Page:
Sheffield Green Party against library closures

9 January 2014

** Sheffield Green Party urges people to make their views about library closures known by completing the public consultation which ends on January 10th. **

 

Green Party Cllr Rob Murphy and Brian Webster (pictured) join members of Broomhill Library Action Group and others outside the Town Hall.

Sheffield Green Party supported recent protests against proposals that will close up to 16 of 27 branch libraries.

The Green Party's Brian Webster commented:

“There was a big turnout and 10 petitions with more 22,000 signatures were presented to the council.

Anna Mayer, 11 years old, from Lydgate Junior School helped present the Broomhill library petition and spoke well about the impact losing the library would have on her life.

Cllrs Rob Murphy and Jillian Creasy spoke in the debate and the Labour administration were left in no doubt about the strength of the citywide opposition to their proposals.

Greens continue to work with branch and citywide campaigners to keep the momentum going as we go into the crucial 2 month period from the end of the consultation on January 10th to the council budget meeting on March 7th.

Sheffield Green Party calls on the Council to come up with revised proposals before the final vote on the budget on 7th March. Greens continue to campaign to keep all Sheffield libraries open.

Green Group leader, Councillor Jillian Creasy commented :

“Sheffield has cut the library service by 52% in the last three years. Statistics show Sheffield spending per head comes 16th of 16 authorities sampled by the Chartered Institute of Public Finance and Accountancy.

"There has been no meaningful consultation despite recognising the scale of the problem two years ago. The first round of consultation was completely superficial; the second asked for expressions of interest, but didn’t give the groups enough information to work with or enter discussion with them; the third and final round imposes Labour’s “one size fits all” cuts in a pattern which bears no relation to existing services or the communities they serve."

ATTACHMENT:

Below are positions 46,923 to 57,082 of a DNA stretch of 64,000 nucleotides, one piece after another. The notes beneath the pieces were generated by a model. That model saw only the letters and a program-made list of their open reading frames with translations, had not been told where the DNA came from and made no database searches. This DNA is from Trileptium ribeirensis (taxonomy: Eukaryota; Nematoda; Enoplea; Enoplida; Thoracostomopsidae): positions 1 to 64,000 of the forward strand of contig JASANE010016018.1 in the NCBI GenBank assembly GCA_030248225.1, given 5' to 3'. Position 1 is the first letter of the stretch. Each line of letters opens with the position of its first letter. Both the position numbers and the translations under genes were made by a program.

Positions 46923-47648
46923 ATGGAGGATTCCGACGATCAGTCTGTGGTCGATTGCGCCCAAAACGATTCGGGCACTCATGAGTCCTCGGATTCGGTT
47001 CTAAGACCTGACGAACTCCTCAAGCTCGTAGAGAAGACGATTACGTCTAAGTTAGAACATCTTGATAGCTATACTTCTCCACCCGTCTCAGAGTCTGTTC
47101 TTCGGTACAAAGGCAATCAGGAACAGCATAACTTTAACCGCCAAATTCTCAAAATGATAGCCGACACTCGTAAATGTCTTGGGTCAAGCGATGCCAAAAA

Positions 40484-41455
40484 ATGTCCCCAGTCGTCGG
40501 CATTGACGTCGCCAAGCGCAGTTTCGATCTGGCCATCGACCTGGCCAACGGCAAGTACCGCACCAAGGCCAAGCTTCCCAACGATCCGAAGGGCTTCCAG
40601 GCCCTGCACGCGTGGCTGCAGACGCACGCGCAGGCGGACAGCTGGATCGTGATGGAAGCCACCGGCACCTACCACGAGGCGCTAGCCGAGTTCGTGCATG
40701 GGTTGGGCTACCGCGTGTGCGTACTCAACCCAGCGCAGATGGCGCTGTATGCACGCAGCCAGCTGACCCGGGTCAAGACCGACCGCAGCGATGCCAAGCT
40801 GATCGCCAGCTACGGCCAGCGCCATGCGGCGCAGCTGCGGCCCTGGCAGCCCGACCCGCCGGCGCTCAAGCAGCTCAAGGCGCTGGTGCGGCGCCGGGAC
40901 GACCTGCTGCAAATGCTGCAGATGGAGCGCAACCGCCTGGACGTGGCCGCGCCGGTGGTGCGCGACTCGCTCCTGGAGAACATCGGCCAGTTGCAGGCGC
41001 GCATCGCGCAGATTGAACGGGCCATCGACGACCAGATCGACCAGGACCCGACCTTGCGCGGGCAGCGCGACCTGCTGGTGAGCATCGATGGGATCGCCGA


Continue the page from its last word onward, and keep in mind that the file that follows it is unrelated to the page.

"If substantial change were really the only option, the Council must recognise that libraries cannot be run and managed by volunteers without funding and professional staff," Cllr Creasy continued.

"The Council has refused to support any volunteers working alongside professional staff in council-run libraries, so there's no experience of this model.

"Community groups need time and help to get from the current situation to the point of working with each other and the Council – the administration completely failed to kick-start this process when they came into power in 2011."

Sheffield Green Party Chair and Broomhill resident, Jon Ashe, comments :

“Our local library branches are vital to the communities they serve, especially for people who don't have access to the internet. Neighbouring shops may also suffer because of reduced footfall if local libraries close. We want the Council to have genuine and constructive discussions with residents before decisions are taken.”

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Sheffield's library budget was £9m in 2010 and £6.014m in 2013/14. The Council now proposes a further cut of £1.669m over 2 years to 2015/16. This is a 52% cut from 2010, more than many other services. £1.669m is just 0.12% of the Council’s overall budget of £1.392 billion.

CIPFA showed Sheffield as 16th out of 16 in a sample of authorities for net library expenditure per head of population. Average expenditure was £14.83 per head; Sheffield only spent £10.75.  (P19 - 2011/12 Actuals & 2012/13 Estimates)






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